Retail Reflections: Challenges at home and abroad

Did you see that Mary Portas will be at Spring Fair to tell buyers how they can tackle the challenges facing independent retailers?


I wonder if she’ll come up with anything that we haven’t heard before. Although this particular “retail expert” has sometimes been associated with government – you’ll remember her independent review, The Future of High Streets – she hasn’t always seen eye to eye with the political establishment.

But I doubt that Mary or our ministers will be looking to emulate the campaign being launched by the Japanese government which is aimed at stimulating its flagging economy and persuading people to work less hard.

Employees are being urged to leave the office at 3pm on the last Friday of each month – dubbed Premium Friday – so that they can recover from the long working week and hit the shops to boost businesses. The Keidanren – Japan Business Federation – is encouraging its members to take part.

Apparently, death from overwork – karoshi – costs some 200 lives every year in Japan. We don’t generally put in such long hours in the UK, so it’s most unlikely that we’re going to see workers being sent home early and a resultant fillip for Friday afternoon retail footfall.

International retailers find many features of our retail market attractive. That’s hardly surprising. It’s one of Britain’s success stories, a vibrant and innovative sector said to generate £326 billion in sales each year and directly employing around three million people.

However, three quarters of the 130 overseas retailers that contributed to a survey by Conlumino said that they would expand elsewhere in preference to the UK because of a number of perceived barriers. The most significant of these will chime with many small independents: business rates.

Unsurprisingly, retail destinations’ company Intu and retail property firm Revo, who commissioned the research, are now calling on government to do more to support the sector. They say that at a time of great political and economic uncertainty “we must take things to another level”. Those of you with gift and card shops who have been on the wrong end of business rates’ decisions may suspect that they face a long and uphill battle.

According to the Local Data Company (LDC), more shops opened than closed as 2016 drew to its end. A summer slump was followed by an autumn recovery, and seasonal operators and festive pop-up shops are thought to have accounted for a boost in overall shop numbers as Christmas approached.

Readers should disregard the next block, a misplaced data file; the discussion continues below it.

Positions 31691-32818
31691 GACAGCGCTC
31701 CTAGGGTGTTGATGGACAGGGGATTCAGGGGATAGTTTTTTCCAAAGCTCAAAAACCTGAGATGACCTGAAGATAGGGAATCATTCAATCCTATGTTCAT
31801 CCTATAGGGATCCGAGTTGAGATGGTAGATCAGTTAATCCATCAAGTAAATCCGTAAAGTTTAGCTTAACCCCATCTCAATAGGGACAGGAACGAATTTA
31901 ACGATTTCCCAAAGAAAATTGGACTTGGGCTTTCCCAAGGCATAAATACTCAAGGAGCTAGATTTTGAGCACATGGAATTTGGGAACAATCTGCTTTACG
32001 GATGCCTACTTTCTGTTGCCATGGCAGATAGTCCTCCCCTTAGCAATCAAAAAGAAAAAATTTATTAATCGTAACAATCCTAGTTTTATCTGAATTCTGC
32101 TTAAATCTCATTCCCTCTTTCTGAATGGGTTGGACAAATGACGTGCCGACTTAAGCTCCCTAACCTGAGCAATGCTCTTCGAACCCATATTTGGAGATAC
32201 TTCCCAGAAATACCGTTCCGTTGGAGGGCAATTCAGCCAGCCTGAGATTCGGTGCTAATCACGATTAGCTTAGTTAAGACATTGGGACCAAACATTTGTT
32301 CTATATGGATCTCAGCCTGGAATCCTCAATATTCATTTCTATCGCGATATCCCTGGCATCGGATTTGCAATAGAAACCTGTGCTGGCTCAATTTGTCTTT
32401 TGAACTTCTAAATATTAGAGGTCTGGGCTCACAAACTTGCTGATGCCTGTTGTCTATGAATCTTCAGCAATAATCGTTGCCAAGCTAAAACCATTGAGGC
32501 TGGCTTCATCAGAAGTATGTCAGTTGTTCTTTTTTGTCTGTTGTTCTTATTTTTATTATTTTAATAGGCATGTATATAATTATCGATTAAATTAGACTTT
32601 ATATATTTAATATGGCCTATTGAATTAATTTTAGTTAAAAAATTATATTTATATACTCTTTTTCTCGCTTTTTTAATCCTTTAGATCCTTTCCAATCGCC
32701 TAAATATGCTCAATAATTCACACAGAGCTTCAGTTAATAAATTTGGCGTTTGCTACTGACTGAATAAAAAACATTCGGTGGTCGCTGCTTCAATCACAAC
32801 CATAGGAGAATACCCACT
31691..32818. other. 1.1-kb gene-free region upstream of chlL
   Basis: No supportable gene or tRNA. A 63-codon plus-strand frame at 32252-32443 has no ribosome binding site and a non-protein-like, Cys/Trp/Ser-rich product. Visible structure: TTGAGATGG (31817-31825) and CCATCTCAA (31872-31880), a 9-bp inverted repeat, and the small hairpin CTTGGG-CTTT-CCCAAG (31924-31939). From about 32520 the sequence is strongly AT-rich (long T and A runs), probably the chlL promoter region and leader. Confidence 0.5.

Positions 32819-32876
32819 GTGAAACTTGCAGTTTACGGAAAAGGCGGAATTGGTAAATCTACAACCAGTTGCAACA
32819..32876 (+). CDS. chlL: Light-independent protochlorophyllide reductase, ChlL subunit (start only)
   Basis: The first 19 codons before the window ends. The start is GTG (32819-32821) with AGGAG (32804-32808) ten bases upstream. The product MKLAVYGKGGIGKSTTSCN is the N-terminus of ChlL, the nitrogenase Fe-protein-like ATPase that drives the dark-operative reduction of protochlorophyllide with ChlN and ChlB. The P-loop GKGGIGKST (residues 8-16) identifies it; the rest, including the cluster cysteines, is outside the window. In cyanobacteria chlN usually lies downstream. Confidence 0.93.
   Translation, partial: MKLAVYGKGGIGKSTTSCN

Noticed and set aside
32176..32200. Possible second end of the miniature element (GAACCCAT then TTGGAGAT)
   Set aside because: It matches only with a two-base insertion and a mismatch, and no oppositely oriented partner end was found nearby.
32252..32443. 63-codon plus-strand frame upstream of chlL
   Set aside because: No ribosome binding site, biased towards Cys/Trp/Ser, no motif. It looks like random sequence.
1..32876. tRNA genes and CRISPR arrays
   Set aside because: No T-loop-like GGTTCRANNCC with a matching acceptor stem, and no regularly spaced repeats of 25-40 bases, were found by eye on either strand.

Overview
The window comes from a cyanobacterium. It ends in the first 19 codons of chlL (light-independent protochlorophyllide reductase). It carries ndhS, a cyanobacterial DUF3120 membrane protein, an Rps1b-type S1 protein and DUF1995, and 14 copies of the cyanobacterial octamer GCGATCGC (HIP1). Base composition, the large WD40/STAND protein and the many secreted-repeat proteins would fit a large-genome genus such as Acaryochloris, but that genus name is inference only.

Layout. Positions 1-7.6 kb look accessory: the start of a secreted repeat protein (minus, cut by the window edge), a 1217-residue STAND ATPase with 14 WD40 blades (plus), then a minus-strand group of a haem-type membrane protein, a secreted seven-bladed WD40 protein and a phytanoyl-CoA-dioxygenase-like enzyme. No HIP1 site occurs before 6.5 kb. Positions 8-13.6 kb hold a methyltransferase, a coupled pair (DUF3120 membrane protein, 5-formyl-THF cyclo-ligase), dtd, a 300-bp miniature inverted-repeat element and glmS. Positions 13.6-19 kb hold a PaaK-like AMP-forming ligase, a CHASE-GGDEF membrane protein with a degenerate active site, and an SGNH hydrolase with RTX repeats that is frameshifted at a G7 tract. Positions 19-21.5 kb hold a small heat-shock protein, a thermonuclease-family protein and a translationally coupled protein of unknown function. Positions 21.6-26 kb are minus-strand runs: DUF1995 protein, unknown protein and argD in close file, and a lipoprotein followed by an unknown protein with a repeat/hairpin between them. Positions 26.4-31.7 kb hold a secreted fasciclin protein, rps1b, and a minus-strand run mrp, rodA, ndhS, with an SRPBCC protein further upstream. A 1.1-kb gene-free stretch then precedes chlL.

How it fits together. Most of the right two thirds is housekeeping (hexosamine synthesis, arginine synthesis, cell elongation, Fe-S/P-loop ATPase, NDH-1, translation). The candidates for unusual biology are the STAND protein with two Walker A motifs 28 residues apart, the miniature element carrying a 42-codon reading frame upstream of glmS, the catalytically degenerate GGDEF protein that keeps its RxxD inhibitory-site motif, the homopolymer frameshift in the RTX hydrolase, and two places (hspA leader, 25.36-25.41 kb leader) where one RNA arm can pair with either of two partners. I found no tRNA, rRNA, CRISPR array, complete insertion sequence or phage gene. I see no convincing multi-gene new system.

At 12.2% in December, Britain’s retail vacancy rate fell to its lowest rate since peaking in 2010. The only decline was in the Comparison (non-food, finished goods) sector, where the index showed weakening numbers throughout the year, continuing a long term trend.

National chain stores continued to withdraw from high streets. Across the 650 towns sampled by LDC, shuttered outlets outnumbered new shops by nearly 1,000 – a big figure nationally, although a nett loss of only 1.5 stores on average in each of the towns surveyed.

Independents continued to generate openings and closings at three times the rate of their national competitors and arrived at the year end with more shops in operation than at the preceding New Year’s Day. However, in the surveyed towns the nett 12-month gain totalled just 207 after openings and closures each in excess of 17,000 across the whole period.

Overall, across 2016, more than 21,000 shops opened for the first time in the sample towns – slightly more than shut for good. That’s roughly one in 10 store units changing occupant and more than 30 ‘goodbyes’ and 30 ‘hellos’ in each town, demonstrating that dynamic change is strong in retail locations.

Buy-to-let landlords in the residential market have been so badly hit by a raft of new rules that they are apparently looking to invest in shops. It will be interesting to see if this new dynamic has a significant impact on the vacancy rate in 2017.

I love those quirky stories that emanate from overseas universities after they’ve conducted research for a particular project. I saw the latest in The Times, which reported that pangs of jealousy can spur lovers to splash out on more colourful and flashier purchases than they would normally make.

“Seeing a partner flirting with someone else or paying an attractive co-worker too much attention can spark an exaggerated retail reaction rather than anger or revenge, it seems,” said the paper. “In particular, those feeling jealous may upgrade their usual choices for clothes, gadgets or other products to something a little more eye-catching.”

After a series of experiments involving pairs of volunteers, Xun Huang of Nanyang Technological University in Singapore told the Journal of Consumer Psychology that all this stems from a desire to be noticed by the ones you love.

What is it with the Royal Mint? It’s getting to the point where I worry that it might be deliberately making mistakes as part of its marketing policy.

In the past I’ve suggested to retailers that they keep an eye open for ‘rare’ coins such as the scarce Kew Gardens 50p or those with dates missing.

Now, a small number of recently struck £2 coins feature the Queen’s head rotated by around 150 degrees from its correct position. As there are only 650,000 correct versions in circulation anyway, the so-called ‘inverted effigy’ coin is sought after by collectors and has been commanding a premium on websites such as eBay. It’s time to check those tills again!

May the retail gods be with you.

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